GitHub launches code analysis tool for JavaScript and TypeScript projects

GitHub has released a new scanner for its platform that allows users to check their repositories for the most common threats targeting the development language chosen for their code base.

Launched Thursday as a free public beta for all users, the feature uses machine learning and deep learning to analyze codebases and identify common security vulnerabilities before a product ships.

The experimental feature is currently available to all platform users, including GitHub Enterprise users as an advanced GitHub security feature, and can be used for projects written in JavaScript or TypeScript.

The tool is designed to find the four most common vulnerabilities affecting projects written in these two languages: cross-site scripting (XSS), path injection, NoSQL injection, and SQL injection.

Such attacks can result in attackers executing malicious code on victim machines or taking over entire databases, resulting in the compromise or theft of sensitive data.

“Together, these four types of vulnerabilities explain many of the recent vulnerabilities in the JavaScript/TypeScript ecosystem, and improving the ability of code analysis to detect these vulnerabilities early in the development process is essential to help developers to write more secure code,” said Tiferet Gazit, Senior Machine Learning Engineer, and Alona Hlobina, Product Manager, both at GitHub, in a blog post.

Developers can analyze their code using the platform’s machine learning-based CodeQL engine, querying their code as if it were data.

Open source queries are written by experts in the GitHub community and are designed to recognize as many variants of a type of vulnerability as possible in a single query.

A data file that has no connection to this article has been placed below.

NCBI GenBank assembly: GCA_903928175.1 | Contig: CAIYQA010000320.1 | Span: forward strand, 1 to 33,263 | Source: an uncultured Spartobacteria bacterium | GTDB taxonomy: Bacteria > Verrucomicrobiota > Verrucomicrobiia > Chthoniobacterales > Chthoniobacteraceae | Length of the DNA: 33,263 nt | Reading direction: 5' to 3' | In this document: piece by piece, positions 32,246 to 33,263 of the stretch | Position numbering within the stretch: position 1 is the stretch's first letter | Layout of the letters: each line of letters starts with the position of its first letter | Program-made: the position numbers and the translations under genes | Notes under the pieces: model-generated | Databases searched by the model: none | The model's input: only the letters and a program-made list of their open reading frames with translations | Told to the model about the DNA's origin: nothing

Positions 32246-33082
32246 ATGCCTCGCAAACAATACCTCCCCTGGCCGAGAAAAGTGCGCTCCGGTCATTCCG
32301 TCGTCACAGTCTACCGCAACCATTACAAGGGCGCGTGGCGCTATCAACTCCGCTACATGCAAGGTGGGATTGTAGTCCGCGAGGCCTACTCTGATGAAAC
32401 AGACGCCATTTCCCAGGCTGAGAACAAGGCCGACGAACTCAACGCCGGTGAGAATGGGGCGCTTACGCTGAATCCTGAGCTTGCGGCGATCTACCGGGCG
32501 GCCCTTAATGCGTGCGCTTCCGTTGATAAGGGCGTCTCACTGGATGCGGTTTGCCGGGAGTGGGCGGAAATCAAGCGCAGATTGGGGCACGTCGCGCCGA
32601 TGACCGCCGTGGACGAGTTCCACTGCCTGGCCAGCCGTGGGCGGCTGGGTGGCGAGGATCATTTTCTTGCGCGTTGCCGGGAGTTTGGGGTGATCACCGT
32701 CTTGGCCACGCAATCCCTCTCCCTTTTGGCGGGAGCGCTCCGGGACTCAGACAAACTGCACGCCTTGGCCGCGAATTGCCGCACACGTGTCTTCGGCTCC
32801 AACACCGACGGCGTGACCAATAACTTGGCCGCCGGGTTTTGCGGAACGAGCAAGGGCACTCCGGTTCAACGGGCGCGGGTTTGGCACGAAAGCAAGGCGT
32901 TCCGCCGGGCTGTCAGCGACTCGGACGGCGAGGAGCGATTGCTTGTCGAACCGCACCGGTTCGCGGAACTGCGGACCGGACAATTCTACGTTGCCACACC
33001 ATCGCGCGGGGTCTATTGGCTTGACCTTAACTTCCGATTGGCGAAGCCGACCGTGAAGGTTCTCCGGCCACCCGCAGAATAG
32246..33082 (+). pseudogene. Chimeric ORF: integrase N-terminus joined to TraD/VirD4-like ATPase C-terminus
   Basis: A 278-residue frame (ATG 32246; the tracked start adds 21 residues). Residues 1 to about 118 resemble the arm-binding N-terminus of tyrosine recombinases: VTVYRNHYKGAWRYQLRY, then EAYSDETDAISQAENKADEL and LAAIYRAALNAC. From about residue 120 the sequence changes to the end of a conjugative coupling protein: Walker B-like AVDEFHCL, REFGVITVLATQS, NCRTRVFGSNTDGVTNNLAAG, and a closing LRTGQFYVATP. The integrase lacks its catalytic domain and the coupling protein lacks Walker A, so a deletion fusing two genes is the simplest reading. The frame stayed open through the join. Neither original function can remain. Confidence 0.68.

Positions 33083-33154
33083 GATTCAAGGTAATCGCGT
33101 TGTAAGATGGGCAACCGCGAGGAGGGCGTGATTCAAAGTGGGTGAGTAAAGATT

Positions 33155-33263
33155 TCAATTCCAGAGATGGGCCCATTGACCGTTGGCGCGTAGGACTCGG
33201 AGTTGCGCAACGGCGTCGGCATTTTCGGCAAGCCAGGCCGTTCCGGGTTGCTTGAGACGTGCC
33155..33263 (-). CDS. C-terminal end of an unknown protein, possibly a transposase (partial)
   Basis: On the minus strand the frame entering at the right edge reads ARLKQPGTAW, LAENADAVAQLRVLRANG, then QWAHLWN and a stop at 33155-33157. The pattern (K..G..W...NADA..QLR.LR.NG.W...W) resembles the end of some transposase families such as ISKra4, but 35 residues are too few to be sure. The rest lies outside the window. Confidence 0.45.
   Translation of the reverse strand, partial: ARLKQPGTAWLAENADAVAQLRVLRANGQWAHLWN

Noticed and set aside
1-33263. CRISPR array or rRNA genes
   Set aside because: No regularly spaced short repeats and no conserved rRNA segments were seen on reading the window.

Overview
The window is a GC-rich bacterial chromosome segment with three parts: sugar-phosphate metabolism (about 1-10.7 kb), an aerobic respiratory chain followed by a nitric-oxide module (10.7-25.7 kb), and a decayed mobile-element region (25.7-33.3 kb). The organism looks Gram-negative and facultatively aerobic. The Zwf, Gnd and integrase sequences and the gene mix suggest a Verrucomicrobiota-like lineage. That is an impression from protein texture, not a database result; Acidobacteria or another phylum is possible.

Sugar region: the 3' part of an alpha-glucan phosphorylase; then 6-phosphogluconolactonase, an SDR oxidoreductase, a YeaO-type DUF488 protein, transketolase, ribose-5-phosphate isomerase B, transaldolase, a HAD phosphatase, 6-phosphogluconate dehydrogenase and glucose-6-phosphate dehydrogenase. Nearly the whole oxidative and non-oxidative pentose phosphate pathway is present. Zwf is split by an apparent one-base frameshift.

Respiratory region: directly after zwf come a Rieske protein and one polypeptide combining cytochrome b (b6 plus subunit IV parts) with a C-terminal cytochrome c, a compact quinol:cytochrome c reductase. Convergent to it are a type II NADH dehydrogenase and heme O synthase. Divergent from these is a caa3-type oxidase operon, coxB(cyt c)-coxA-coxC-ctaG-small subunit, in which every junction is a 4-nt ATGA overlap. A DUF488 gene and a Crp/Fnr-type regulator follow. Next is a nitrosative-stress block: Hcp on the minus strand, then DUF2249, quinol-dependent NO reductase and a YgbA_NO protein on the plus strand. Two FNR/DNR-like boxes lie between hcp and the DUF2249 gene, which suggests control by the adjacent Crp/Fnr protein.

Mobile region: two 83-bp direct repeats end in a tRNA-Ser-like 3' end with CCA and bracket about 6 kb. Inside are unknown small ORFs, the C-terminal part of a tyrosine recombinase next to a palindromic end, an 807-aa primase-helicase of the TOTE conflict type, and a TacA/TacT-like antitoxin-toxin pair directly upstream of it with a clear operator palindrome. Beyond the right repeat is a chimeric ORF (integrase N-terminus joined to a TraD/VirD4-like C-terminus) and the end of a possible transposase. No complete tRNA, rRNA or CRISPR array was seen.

Users can search for the best queries related to the vulnerabilities they are trying to identify and run them against their own code base for effective security analysis.

“With the rapidly evolving open source ecosystem, there is a long and growing long tail of libraries that are less commonly used,” Gazit and Hlobina said. “We use examples highlighted by manually crafted CodeQL queries to train deep learning models to recognize these open-source libraries, as well as closed-source libraries developed in-house.”

Due to the open source nature of the queries, they can be constantly updated with additional enhancements to detect more vulnerability variants with a single query and recognize emerging libraries and frameworks.

Identifying emerging libraries is particularly important, GitHub said, because it helps identify untrusted user data streams, which are often the root of security issues.

GitHub said that with the experimental feature still in beta, users can expect a higher false positive detection rate compared to a standard CodeQL scan, but that will improve over time.

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